“Risk comes from not knowing what you’re doing.”— Warren Buffett
At this moment, there is a fellow riding a bus in London who will determine the fate of your secrets. To be more precise, he’s on the Clapham bus; but he has no name. In fact, he’s a fictional character originally imagined by 19th Century journalist Walter Bagehot, who thought that “public opinion” was best described as the “opinion of the bald-headed man at the back of the omnibus.” The idea was picked up by the English courts as a metaphor for the “reasonable person” standard that is applied in all sorts of cases, from criminal to personal injury to contract interpretation. It also has special application to trade secrets, which we’ll get to in a minute.
First, a bit more about the hypothetical “reasonable person.” As the UK Supreme Court explained in a 2014 decision, the “Clapham omnibus has many passengers. The most venerable is the reasonable man, who was born in the reign of Victoria but remains in vigorous health.” Others include the reasonable parent, the reasonable landlord and the “fair-minded and informed observer, all of whom have had season tickets for many years.” The point is for the judge or jury to put themselves in the mind of this fictive but “reasonable” person, for guidance on what the actual person in the case should have done.
If this strikes you as a vague and maybe unpredictable cop-out by judges who can’t come up with a more precise standard for acceptable behavior, you wouldn’t be alone. But at least it’s objective, in the sense that what’s reasonable is what that anonymous guy on the bus would think about the behavior of someone in similar circumstances. It’s not about what the person being judged thinks is sensible or right. In effect, being dim is no defense.
What does this have to do with trade secrets? Under modern law, as established by the states under the Uniform Trade Secrets Act (UTSA) or the federal Defend Trade Secrets Act (DTSA), a business that wants to protect the integrity of its confidential information has to provide evidence of “reasonable measures” to prevent the loss. This means that before you can get help from the courts you must have helped yourself by taking actions “reasonable under the circumstances” to maintain secrecy of your data. In other words, your preventive efforts will be judged under the “reasonable person” standard.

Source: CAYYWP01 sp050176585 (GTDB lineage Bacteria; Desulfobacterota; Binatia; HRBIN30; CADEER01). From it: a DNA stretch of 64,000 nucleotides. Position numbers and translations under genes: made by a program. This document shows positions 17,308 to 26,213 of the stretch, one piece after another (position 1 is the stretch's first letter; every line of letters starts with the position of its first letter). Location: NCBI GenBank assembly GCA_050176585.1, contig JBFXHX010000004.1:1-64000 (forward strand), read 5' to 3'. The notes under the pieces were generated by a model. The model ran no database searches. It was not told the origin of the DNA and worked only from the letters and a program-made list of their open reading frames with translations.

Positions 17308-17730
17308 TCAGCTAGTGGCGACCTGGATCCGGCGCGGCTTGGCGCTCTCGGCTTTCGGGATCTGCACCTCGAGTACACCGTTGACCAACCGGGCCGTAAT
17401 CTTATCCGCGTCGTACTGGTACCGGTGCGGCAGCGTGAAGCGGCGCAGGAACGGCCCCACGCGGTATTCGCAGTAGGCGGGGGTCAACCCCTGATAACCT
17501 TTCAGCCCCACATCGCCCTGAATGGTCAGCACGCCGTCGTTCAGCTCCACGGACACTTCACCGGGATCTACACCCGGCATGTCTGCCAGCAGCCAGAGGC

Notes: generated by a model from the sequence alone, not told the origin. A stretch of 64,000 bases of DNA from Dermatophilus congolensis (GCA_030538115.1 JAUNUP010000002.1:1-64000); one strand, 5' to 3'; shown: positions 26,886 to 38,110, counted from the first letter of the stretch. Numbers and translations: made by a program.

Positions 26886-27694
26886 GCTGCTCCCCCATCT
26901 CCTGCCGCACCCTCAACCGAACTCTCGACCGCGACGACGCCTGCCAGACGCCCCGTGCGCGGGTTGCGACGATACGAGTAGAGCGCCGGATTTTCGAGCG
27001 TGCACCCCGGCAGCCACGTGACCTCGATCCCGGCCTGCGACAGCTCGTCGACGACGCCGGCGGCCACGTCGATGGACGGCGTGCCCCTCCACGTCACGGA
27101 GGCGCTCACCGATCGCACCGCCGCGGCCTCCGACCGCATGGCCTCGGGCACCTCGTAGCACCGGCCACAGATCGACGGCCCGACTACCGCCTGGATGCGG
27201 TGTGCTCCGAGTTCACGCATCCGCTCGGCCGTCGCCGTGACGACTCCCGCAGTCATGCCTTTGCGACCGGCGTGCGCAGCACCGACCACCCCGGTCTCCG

It wasn’t always like this. Back in the days when the rules came from the common law (individual decisions of judges), trade secrets were treated as a part of tort law, and the emphasis was on the confidential relationship between the business and those it had to share secrets with. Courts focused more on the defendant’s bad behavior in taking or misusing the secret than they did on whether the information deserved to be protected at all. This perspective found expression in the 1939 Restatement of Torts, which defined trade secrets in reference to a set of six factors to be weighed as the judge saw fit. One of those was “the extent of measures taken by [the trade secret owner] to guard the secrecy of the information.” That left a lot of room for judges to just do what felt right. Defendants who had been caught behaving badly had little luck in arguing that the plaintiff should have done a better job protecting its secrets from misappropriation. One judge compared the argument to the car thief that complains about the driver leaving his keys in the car.